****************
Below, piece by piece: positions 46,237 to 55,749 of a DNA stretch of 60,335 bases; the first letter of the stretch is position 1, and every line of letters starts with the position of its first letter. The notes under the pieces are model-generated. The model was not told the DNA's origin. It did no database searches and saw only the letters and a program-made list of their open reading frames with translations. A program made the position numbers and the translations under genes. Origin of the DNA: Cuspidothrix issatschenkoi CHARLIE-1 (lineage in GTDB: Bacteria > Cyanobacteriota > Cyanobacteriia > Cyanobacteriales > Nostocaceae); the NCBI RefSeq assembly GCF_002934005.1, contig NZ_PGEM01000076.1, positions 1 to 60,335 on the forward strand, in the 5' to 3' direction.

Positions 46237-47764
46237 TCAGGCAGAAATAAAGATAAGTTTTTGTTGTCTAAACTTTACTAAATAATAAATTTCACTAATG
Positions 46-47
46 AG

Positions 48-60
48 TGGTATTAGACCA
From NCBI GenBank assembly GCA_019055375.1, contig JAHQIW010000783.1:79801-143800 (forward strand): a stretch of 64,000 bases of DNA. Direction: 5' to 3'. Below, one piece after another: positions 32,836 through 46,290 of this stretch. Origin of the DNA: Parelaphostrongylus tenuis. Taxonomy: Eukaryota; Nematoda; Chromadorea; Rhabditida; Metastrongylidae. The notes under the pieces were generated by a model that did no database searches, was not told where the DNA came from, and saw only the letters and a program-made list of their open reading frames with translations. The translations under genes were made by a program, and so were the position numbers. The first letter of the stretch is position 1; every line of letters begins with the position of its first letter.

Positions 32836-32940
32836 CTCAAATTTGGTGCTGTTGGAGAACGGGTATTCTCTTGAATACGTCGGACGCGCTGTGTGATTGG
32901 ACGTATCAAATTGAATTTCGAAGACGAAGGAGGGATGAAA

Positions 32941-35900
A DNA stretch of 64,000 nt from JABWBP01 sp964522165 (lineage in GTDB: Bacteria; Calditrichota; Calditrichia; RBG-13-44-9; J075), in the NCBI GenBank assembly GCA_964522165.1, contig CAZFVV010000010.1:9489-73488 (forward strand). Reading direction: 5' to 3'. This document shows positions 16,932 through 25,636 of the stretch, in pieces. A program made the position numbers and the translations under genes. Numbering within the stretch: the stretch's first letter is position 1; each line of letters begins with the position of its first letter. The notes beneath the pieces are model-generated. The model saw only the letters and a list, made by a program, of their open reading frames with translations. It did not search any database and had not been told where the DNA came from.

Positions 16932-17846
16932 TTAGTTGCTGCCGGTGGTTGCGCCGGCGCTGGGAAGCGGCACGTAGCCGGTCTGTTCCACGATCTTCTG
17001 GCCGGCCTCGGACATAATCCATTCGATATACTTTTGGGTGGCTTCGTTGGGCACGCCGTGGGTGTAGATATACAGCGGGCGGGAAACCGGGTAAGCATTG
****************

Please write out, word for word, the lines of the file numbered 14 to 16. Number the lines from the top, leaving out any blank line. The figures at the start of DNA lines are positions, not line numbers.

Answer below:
Positions 16932-17846
16932 TTAGTTGCTGCCGGTGGTTGCGCCGGCGCTGGGAAGCGGCACGTAGCCGGTCTGTTCCACGATCTTCTG
17001 GCCGGCCTCGGACATAATCCATTCGATATACTTTTGGGTGGCTTCGTTGGGCACGCCGTGGGTGTAGATATACAGCGGGCGGGAAACCGGGTAAGCATTG